Peak Oil means era of cheap gas is over
“My father rode a camel. I drive a car. My son flies a jet airplane. His son will ride a camel.”
-- popular saying in Saudi Arabia
If a former Shell Oil researcher and Princeton professor named Kenneth Deffeyes is correct, this Thanksgiving will be a momentous date in history.
No, not because it marks the centennial of downtown Arcadia burning down.
In the bigger picture, Nov. 25, according to Deffeyes, is the date that we reach what is called Peak Oil. On that date, half of the oil ever available -- 2 trillion barrels -- will have been used up. Supply will never again be able to meet demand.
For us, Thanksgiving is the end of the inexpensive ride we have enjoyed since oil became the lubricant for our economy.
Ahead, we face a choice: Experience a collapse of the global economy; or find a way to wean ourselves of an oil addiction where 5 percent of the world's population consumes one-fourth of this finite resource.
That's us. We're fossil fuel hogs.
We drive gas-guzzling SUVs, build ever bigger houses requiring more electricity to heat and cool, fly and boat for fun, and push aside concerns that the remaining oil might be better used for pharmaceuticals, making computers, or helping create alternative energy infrastructures.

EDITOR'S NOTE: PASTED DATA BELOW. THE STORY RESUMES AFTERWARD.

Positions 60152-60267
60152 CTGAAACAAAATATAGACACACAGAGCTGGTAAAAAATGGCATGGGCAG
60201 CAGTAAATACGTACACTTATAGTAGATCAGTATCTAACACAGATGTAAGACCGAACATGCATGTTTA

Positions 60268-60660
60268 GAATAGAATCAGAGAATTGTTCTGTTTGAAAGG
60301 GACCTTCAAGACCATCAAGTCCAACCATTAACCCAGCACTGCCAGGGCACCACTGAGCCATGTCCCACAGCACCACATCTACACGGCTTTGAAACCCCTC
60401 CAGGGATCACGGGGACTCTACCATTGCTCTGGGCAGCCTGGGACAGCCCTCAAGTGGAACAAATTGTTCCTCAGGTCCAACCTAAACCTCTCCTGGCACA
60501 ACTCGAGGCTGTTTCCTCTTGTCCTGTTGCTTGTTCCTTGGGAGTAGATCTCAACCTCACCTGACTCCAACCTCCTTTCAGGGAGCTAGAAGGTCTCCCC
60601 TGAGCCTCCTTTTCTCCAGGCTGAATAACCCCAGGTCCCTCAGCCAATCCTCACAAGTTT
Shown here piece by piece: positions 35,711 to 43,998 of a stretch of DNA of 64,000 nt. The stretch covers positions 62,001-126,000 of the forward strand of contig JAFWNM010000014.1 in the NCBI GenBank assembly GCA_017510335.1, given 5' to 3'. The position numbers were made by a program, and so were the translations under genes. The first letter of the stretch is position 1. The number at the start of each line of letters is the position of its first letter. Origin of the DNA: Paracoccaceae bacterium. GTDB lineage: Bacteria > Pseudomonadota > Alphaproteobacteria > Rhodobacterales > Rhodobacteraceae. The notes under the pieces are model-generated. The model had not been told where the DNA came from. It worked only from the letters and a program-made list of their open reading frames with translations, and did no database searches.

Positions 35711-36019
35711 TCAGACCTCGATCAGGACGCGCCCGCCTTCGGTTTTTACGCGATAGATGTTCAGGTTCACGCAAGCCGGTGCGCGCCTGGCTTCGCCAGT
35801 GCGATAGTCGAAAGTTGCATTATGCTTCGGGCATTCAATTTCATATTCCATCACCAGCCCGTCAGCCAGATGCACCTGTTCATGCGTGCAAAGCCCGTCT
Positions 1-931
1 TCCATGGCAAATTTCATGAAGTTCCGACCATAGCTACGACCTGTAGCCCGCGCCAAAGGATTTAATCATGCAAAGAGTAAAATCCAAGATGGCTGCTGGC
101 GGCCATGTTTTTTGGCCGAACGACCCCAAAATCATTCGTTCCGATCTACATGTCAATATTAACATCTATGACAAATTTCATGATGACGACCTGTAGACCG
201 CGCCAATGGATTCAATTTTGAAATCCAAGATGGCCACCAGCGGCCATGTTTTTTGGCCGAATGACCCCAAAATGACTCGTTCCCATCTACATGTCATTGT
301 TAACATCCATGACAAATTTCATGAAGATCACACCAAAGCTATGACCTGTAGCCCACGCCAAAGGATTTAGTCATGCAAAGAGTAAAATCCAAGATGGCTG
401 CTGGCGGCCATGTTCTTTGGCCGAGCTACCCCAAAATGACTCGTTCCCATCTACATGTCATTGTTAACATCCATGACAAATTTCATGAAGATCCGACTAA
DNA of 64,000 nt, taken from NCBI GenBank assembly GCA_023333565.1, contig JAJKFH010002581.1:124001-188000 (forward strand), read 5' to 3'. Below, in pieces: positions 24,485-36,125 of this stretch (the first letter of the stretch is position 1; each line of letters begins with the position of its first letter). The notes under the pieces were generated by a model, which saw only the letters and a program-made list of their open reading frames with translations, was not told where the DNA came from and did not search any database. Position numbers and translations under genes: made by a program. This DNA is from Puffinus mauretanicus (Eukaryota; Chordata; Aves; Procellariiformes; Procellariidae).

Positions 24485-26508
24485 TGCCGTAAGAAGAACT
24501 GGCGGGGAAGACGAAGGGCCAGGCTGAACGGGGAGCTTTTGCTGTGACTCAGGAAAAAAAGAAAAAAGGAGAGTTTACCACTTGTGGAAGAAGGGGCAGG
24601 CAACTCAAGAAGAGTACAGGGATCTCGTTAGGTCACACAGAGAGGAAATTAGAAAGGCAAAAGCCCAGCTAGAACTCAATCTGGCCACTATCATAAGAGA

Our attitudes must change with Peak Oil. Or our lifestyles will.
See, when demand outstrips supply, a commodity's scarcity inflates its price. That will happen with gasoline and fuel oil. And soon, most predict. The day of cheap oil is over. Forever.
There could even be panic at the pumps. A 1973 crimp in oil supply from the Middle East created lines and shortages at gas stations. That was a 5-percent crimp. That exact crimp, according to Vice President Dick Cheney in a speech, will be the shortfall in the first year after Peak Oil.
The pessimists on this subject foresaw our war with Iraq. They called it Oil War I. Iran will be the location of Oil War II, they predict. We must have that oil on the marketplace. We'll kill for it. Die for it. We'll draft our sons and daughters just to quench our oil thirst. We'll trade blood for oil.
Do you see a government in place that is preparing alternative energy sources as the oil supply wanes? Have you taken steps to become more energy independent?
If we do nothing, examples of our Peak Oil future are close at hand. They're the Mennonite communities in Sarasota and DeSoto counties. Nice folks. Don't use much oil.
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"The solution is to pray. Under the best of circumstances, if all prayers are answered, there will be no crisis for maybe two years. After that, it's a certainty."
-- Matthew Simmons, energy investment banker and adviser to George W. Bush